From all accounts I’ve read in the past two days, I missed an excellent weekend of influential presentations and priceless conversations at Gnomedex. Would have love to have been there, but such is life with two little kids.
But one conversation was somewhat encapsulated online by Britt Raybould and Chris Brogan. In their posts, Britt and Chris touch upon the struggles that the technology community has in breaking free of the echo chamber it often finds itself in. As a result, the impact technology has on business and other apsects of society suffers.
Have social media unconferences/events become the new Dead Tour?
While Annie pleasantly triggered a flashback to college summers that I spent traveling from one town to another to see a concert, she also got me thinking hard about the similarities. And if you look close enough, those similarities exist.
Following the Grateful Dead from town to town meant you were also going to see the same folks in their VW buses every night of the week. And while the Dead’s set list was never exactly the same list twice, “Sugar Magnolia” and “Truckin” were often on that set list. Like the great jam band they were, the songs would evolve from performance to performance, but there was still a lot similarities to that last time you head them perform “China Cat Sunflower.”
Similarly, there’s a social media conference seemingly every calendar week of the year. In San Francisco, there’s a tweetup or mixer practically every night. If you go to all of them, you’ll see a lot of the same people. The agenda and topics of conversation are very similar, but there is definitely a slight element of emergence within them.
But as Britt wisely notes:
Technology, and every other industry, doesn’t have the luxury of operating in a silo, focusing only inward on the cool toys
Do we really need to be talking about technology issues with each other over and over and over? Wouldn’t we best serve others by getting off the beaten path and spreading our knowledge elsewhere? We need to ensure that we are looking outside our silos. Here’s how:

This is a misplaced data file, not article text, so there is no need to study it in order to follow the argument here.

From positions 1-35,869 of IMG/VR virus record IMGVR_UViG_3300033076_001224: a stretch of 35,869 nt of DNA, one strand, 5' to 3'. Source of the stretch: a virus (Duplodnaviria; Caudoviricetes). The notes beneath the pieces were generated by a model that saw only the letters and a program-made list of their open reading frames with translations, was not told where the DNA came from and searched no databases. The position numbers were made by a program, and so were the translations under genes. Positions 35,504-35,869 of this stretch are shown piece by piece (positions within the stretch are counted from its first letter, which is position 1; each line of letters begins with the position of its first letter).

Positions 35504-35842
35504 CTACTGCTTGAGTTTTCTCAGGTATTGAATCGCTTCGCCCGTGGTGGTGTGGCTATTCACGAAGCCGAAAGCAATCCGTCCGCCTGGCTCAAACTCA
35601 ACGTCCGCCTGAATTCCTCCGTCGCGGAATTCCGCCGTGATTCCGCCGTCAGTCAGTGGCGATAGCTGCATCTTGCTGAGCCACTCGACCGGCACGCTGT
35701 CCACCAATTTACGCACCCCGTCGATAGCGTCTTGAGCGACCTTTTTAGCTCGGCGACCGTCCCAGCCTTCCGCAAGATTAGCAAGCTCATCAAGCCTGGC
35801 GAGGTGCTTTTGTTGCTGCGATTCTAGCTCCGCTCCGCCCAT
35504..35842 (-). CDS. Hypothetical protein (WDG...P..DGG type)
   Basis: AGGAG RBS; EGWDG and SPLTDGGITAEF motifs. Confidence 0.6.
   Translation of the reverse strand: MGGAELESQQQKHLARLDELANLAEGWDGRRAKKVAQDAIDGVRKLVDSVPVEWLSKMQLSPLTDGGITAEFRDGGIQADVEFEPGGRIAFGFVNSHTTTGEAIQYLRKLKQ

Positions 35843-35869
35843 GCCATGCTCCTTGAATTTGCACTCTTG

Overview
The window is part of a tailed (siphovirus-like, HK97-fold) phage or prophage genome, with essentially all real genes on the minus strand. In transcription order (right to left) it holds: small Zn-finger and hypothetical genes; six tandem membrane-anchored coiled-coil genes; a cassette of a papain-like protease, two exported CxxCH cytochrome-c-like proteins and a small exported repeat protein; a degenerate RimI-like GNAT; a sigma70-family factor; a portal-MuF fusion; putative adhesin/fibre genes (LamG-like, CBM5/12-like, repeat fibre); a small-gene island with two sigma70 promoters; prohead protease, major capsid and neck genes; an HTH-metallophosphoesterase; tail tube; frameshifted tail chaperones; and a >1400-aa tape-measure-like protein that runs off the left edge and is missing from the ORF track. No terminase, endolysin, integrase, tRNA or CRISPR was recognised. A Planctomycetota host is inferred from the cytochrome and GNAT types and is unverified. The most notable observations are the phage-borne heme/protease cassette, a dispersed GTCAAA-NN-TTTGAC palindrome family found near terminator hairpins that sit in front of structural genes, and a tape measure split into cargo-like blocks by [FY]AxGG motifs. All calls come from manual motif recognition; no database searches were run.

Skip the next tech or social media conference
When you’re in the signup process for your next event, hit cancel. Then go find a conference in a completely different industry and register for that. The more removed from tech, the better. Go to a trade show for landscape architects. Or a conference for child daycare providers. This will accomplish a couple of things. Most importantly, you’ll have a chance to learn a lot about another industry by immersing yourself in it for a few days. Secondly, you’ll have the opportunity to listen and figure out how social media and technology in general might be able to help a different industry solve challenges or facilitate achieving their goals. Look hard enough and you’ll probably find an audience interested in hearing more about what you know.
This doesn’t have to be scary. Bring a buddy or two along. If there are more tech-minded minds infiltrating a new industry, you can brainstorm new possibilities together.
Not into landscape architecture? No problem. Feel free to pick an industry conference that you can get excited about. The food industry has its own conferences. So does the travel industry. Even the beer industry has the Craft Brewers Conference every year. And I’m fairly certain you like beer.
It’s up to us
We all love technology. No question about it. Only we can ensure that every industry out there loves tech as much as we do. But to do so, we need to break free of our existing silos and make new friends.